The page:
The following writers had less than 4 books published:
Trinidad and Tobago demonstrated a successful use of non-violent protest and passive resistance . On 1 August 1834, an unarmed group of mainly elderly ex-slaves being addressed by the Governor at Government House about the new laws, began chanting: "Pas de six ans. Point de six ans" ("Not six years. No six years"), drowning out the voice of the Governor.
The 20th century saw less actual Obeah in open practice, yet it still appears quite often in fiction and drama. The following is only a partial list:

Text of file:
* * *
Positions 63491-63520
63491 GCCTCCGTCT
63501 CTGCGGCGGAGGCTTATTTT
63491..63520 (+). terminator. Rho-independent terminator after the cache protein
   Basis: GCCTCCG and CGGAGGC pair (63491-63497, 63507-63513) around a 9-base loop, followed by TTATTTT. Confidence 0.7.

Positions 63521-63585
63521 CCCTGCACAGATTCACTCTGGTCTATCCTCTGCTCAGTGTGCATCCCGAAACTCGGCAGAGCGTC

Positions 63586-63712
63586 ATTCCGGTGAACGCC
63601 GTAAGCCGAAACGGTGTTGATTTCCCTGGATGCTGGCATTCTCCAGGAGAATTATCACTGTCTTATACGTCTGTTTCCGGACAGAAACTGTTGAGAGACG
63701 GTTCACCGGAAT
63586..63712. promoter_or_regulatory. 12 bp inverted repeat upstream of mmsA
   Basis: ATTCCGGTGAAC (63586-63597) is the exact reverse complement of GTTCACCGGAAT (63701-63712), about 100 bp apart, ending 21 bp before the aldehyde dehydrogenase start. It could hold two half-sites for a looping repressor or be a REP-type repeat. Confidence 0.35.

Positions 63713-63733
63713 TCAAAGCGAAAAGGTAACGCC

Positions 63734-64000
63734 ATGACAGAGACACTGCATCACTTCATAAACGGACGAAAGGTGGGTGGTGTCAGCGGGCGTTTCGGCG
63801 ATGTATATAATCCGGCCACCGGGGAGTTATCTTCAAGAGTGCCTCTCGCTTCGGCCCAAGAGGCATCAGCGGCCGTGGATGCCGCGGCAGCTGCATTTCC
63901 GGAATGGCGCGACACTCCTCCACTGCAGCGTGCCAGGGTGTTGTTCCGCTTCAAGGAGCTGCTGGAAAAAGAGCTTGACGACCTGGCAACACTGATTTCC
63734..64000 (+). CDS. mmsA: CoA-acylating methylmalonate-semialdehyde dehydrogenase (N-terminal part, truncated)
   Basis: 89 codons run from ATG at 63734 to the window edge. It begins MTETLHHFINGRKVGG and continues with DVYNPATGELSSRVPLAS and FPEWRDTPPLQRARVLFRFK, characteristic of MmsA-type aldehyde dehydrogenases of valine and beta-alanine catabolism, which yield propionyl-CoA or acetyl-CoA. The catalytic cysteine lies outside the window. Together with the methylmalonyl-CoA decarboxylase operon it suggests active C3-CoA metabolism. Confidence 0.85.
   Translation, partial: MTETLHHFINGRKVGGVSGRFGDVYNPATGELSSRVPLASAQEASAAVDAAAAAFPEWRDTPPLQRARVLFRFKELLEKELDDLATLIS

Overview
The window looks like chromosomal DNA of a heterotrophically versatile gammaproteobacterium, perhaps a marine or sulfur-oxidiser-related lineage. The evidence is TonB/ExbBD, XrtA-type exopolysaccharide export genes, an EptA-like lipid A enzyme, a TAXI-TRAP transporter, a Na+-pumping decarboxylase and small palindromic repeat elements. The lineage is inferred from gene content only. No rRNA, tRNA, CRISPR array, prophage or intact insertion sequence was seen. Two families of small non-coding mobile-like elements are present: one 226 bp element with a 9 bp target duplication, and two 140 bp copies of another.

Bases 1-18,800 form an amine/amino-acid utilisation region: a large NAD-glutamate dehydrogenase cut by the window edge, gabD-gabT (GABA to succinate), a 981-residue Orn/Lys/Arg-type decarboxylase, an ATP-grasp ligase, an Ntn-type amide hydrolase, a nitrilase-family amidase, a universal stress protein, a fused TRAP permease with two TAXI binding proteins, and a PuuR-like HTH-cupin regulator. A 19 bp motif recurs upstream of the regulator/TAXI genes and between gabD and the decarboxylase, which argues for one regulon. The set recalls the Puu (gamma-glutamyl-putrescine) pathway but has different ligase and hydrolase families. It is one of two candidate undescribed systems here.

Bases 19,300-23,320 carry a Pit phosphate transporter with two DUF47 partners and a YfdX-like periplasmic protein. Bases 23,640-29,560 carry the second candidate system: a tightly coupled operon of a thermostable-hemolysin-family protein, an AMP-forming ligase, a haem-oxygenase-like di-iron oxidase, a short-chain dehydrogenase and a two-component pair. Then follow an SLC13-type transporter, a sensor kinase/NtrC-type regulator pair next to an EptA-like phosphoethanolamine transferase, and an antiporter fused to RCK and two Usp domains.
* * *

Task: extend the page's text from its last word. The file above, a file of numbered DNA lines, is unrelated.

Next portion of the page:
The dress reform was linked to the Yankee culture, in which they would go to church wearing short-sleeved shirts that was out of their pants and no coats. According to Neptune, Pujadas viewed that it was a way of emulating the irresponsible Americans and hoped that Trinidadians continued to adopt the Europeans fashion style. Another critic expressed his view that with the dress reform people would not be able to distinguish the "lads from the grownups" and others saw it as a decline of civilization (Neptune, 1970). In today society, Trinidadians dress code is unconventional and westernized; this is dated back from World War II and has become prominent with easier access to westernized culture particularly the United States of America.